Without a single television or radio ad, the
Value Learning and Teaching Academy
has made a big impression on hundreds of families in Greater
Cincinnati. Since its founding in 2005, VLT Academy has offered extended
hours and supportive programs for students from Cincinnati, West
Chester, Fairfield and other neighborhoods.
The charter school, located in five buildings in Over the Rhine,
graduated its first class, 19 students, last spring. All of them are now
The graduates took nearly a half million dollars in scholarships to
colleges including Wright State University, Miami University Ohio, the
Ohio State University and Spelman College, according to Clyde Lee, the
school's project manager.
"We have 22 scheduled to graduate this year," Lee says. "All have been accepted to college. There are no dropouts."
VLT Academy currently educates 875 kindergarten through 12th graders.
School opens at 7:30 am and ends at 6 pm so parents who work downtown
can drop their children off as they head into work and pick them up when
their days are done.
School founder and superintendent Valerie Lee spent decades as a teacher
and administrator in the Cincinnati Public School System. She and her
husband Clyde, a retired General Motors manager, lead 95 teachers and
staff members across the multiple buildings. All teachers and all
substitute teachers are certified.
Clyde Lee oversees facilities management and events, working closely
with neighboring businesses and landlords to maintain the architectural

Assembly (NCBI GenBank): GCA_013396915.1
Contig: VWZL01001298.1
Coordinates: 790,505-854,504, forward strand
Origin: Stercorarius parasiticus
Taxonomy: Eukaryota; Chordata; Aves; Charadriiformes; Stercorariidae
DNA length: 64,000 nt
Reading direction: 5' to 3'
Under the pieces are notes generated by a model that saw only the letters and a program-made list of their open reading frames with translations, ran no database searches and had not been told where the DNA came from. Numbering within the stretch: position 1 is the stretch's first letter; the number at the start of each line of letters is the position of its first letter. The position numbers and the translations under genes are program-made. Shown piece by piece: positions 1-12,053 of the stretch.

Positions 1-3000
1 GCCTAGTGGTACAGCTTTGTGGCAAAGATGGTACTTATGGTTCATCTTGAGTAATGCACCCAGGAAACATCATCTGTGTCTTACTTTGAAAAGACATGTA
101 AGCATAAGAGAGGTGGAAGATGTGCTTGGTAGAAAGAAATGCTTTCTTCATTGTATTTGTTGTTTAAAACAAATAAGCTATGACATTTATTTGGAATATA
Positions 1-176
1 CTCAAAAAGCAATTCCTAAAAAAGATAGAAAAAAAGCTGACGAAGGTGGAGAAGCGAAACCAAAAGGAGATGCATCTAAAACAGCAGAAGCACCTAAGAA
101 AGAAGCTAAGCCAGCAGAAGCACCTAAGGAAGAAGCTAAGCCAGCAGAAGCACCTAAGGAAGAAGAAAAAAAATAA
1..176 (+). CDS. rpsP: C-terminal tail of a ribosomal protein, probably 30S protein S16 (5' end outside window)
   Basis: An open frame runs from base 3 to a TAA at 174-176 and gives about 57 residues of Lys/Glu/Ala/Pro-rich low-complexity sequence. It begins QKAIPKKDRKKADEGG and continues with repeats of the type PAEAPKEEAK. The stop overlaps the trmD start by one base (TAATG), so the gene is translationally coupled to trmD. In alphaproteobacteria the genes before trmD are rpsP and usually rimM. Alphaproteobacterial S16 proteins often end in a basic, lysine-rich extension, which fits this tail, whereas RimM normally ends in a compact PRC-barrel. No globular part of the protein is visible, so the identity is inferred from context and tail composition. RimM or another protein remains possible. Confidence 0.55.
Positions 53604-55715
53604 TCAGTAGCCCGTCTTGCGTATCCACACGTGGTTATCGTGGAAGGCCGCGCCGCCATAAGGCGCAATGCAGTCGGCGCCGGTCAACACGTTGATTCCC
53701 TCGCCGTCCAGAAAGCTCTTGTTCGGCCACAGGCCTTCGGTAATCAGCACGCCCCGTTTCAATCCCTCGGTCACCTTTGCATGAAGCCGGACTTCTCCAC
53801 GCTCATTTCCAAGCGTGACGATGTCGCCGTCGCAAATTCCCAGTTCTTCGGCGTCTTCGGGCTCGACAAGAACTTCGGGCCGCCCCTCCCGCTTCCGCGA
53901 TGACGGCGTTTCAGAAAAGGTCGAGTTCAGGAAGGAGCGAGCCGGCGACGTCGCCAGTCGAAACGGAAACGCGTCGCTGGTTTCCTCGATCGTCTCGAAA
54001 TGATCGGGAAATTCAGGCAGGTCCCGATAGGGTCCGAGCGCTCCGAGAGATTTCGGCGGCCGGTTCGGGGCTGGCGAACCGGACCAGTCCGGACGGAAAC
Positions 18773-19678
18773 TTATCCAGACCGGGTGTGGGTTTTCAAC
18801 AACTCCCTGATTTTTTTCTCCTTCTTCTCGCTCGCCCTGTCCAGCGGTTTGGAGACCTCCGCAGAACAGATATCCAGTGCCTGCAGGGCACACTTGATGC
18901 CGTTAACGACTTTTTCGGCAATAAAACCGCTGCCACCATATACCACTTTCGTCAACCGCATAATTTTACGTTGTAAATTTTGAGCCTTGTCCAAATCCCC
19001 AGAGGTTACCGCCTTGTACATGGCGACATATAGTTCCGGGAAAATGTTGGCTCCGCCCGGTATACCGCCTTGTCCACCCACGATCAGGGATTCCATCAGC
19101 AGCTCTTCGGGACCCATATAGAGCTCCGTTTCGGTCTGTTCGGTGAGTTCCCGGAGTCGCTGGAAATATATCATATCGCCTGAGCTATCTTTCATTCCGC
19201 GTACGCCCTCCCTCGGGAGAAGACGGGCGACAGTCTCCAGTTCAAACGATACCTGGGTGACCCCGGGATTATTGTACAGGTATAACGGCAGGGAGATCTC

integrity of the school's buildings while providing for students'
physical and educational needs.
"We try to foster a family atmosphere," Lee says. "Our main focus is to have our children be college-bound."
Lee speaks of his graduates with the tone of a proud father. He mentions
one high-performing senior who has been accepted into and wooed by
Princeton, Harvard, MIT and Notre Dame. He talks about providing food
and new coats for many other students, and of five families currently
"We go the extra mile," he says.
Part of that extra mile extends into homes of parents before their
children enter the Academy, he says. The school plans to implement the First Teacher Program
later this year in hopes of raising the youngest students' reading levels and increasing their opportunities for success.
• Make a virtual visit
• Follow VLT on Twitter
• Check out First Teacher resources
By Elissa Yancey